It’s no secret that modern culture is a perfect environment for stress. There’s so much to do in so little time, and finding quiet places or a spare moment for mindfulness is its own (stress-inducing) challenge.
When it comes to the human body, a little bit of stress is actually a good thing. Stress gets our adrenaline going, which helped our ancestors focus at key moments and escape danger. Today, in small doses, it can help us focus or perform at a high level.
The problem is that, like cheesecake, stress should really be a “sometimes” thing. But all too often, we are exposed to lots of stress over long periods of time (also known as chronic stress). This kind of stress wreaks havoc on memory, energy levels, focus, and attention. It also causes your adrenal glands to release high levels of cortisol, which weakens immunity and causes inflammation over time.
Prescription medications promising to help us cope with anxiety and stress abound, but millions of consumers prefer a natural alternative that’s safe and healthy to ingest for the long haul.
That’s where adaptogens (and, maybe, your adaptogenic products) come in.
What are adaptogens?
Adaptogens are experiencing a surge in popularity these days, much like the ketogenic diet or intermittent fasting. They’re far from a modern invention, though—in fact, adaptogens have been used in Eastern medicine for centuries.
So what exactly are they, and how can they benefit your product line?
Adaptogens are herbs and other botanicals renowned for their ability to help the body handle stress in a healthy way.
Some of the most popular adaptogens include:
- Maca: a root from the Andes mountains
- Turmeric: an herb often found in tea
- Ashwagandha: a plant, sometimes called Indian ginseng
- Reishi: a mushroom usually found in dry or powdered form
- Siberian Ginseng: a popular remedy grown in China and Russia
- Holy basil: an herb sometimes called “the elixir of life”
They work by strengthening the adrenal system, normalizing its response to stress and balancing the body. They’re also good sources of antioxidants, which keep inflammation to a healthy level.
Studies are still being done on the exact ways that adaptogens interact with the body. But there seem to be, better known as its stress response system. There is also research to suggest that they regulate the level of stress hormones like cortisol.
In a nutshell, they balance hormones, and work against stress responses in the body that contribute to fatigue and other stress-related symptoms.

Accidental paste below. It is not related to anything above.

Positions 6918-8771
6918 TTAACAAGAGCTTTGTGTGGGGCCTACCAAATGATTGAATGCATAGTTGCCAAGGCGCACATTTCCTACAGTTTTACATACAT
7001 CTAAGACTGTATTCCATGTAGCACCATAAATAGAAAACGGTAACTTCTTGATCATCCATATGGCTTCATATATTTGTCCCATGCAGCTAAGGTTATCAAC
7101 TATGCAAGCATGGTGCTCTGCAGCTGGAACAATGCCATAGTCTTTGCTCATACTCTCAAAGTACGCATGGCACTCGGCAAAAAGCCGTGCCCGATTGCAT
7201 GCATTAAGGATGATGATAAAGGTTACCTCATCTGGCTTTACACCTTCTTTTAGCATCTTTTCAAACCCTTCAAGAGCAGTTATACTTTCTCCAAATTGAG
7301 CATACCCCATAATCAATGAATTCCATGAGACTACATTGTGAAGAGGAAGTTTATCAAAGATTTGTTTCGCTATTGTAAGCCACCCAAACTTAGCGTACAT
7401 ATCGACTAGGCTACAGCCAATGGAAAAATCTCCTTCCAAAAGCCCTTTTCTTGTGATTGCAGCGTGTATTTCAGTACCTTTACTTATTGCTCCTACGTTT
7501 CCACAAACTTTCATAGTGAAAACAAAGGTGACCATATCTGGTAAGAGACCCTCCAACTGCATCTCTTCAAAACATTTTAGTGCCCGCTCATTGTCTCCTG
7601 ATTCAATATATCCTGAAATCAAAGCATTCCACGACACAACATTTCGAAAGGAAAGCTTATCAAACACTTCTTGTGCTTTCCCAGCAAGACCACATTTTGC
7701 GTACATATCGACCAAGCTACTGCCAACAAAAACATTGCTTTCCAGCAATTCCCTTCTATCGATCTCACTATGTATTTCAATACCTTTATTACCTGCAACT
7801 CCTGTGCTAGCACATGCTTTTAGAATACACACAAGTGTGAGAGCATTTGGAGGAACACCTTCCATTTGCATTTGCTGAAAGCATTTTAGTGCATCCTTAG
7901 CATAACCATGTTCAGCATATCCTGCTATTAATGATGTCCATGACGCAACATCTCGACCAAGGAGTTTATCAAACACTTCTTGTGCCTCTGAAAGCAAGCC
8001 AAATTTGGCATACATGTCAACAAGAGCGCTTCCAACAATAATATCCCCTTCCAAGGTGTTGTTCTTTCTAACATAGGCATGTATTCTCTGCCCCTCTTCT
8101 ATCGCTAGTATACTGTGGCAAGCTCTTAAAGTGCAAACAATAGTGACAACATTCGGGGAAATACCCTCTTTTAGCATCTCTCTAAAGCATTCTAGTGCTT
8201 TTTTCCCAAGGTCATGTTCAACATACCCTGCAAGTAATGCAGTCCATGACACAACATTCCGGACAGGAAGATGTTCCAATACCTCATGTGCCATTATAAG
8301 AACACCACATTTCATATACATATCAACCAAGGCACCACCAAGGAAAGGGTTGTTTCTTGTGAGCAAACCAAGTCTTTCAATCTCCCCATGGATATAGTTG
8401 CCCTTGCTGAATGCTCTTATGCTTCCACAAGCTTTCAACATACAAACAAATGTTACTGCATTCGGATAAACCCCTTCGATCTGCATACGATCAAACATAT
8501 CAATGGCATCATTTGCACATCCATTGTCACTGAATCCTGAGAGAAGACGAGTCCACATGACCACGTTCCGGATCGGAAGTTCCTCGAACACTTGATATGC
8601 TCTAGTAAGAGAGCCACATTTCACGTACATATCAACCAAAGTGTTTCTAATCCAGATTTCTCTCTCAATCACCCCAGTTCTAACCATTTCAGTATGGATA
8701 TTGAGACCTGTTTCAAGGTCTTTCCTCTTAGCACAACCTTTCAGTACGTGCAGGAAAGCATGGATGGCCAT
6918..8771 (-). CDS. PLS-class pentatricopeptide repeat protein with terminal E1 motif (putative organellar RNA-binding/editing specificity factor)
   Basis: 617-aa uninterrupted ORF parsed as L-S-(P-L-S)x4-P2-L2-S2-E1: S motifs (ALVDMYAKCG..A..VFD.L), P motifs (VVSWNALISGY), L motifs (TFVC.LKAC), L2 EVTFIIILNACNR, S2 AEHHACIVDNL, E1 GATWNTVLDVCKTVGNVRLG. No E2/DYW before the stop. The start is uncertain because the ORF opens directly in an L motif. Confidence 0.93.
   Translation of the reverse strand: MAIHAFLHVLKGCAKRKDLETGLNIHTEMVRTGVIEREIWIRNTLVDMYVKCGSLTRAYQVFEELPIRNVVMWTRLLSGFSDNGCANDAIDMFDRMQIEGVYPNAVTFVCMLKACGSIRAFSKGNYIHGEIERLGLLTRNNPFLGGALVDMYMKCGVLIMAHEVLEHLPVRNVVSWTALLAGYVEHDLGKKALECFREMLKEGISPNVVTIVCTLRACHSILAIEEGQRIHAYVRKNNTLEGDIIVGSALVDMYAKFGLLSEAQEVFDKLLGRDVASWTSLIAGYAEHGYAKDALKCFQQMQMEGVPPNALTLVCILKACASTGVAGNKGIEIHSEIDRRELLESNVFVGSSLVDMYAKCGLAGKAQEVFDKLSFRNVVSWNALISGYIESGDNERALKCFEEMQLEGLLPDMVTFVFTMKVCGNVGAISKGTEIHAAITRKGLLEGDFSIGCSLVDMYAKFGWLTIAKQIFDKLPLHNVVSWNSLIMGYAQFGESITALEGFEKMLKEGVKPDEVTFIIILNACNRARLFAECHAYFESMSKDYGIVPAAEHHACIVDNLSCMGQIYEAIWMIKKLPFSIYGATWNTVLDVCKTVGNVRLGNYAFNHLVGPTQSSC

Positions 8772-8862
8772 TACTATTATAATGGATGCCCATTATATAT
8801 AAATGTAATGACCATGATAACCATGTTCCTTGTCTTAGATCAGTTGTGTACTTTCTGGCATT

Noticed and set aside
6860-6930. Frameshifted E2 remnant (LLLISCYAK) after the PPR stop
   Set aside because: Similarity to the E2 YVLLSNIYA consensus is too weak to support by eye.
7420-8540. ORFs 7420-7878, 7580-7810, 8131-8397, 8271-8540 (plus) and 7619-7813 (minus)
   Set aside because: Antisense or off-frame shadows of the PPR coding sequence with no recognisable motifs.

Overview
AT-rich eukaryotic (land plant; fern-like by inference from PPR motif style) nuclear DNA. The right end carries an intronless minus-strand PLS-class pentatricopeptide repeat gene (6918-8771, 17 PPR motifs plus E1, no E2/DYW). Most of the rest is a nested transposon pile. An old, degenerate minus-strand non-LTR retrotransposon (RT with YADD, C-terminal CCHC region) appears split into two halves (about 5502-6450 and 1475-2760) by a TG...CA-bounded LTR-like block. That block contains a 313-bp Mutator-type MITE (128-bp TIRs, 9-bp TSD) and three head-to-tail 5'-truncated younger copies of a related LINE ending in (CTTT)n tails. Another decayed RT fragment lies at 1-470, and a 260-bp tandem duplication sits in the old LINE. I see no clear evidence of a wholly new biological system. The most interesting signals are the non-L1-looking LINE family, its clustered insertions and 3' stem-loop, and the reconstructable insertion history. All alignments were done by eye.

How can you take advantage of the trend?
Products containing adaptogens are an excellent addition to any consumable product that’s focused on a holistic approach to health. They’re all over Instagram these days, and wellness sites like Goop rave about them—meaning that now is a great time to promote adaptogenic products!
Most adaptogenic products on the market are beverages or supplements. Because they are usually dried herbs that can be crushed or powdered, most consumable products can easily incorporate them. They’re also very shelf-stable, which makes them easy to work with and extends product shelf life.
You can put them in capsules, liquids, or powders, and either market them for consumption as standalone products, or as additions to foods your customers already eat, like teas or smoothies.
Here are some top brands that have already jumped on the trend of including adaptogens in beverages or powders:
Why they’re worth investigating
If your product line includes supplements or healthy beverages, adaptogens are a great way to offer your customers stress relief—and who doesn’t need at least a little bit of that these days?
The benefits of including adaptogens are numerous: they’re not common enough to be easily accessible in everyday food, the health benefits pair well with most product lines focused on beauty and wellness, and they’re new enough that there isn’t as much competition as you might find for other types of products.
Of course, there are some considerations to make, too. Some research suggests that pregnant women should not consume certain adaptogens. And you’ll need to research dosage; since studies are ongoing, the right amount to include isn’t always clear.
You’ll also want to be sure that your labels comply with all FDA guidelines. For guidance on labeling supplements within the FDA’s requirements, check out this post.
Stress is an epidemic, and adaptogens could be an important part of a well-balanced diet focused on combating stress and its wide array of negative effects. It’s worth doing some research to see if they’re a good fit for your product, especially if this is just the leading edge of the adaptogenic wave.
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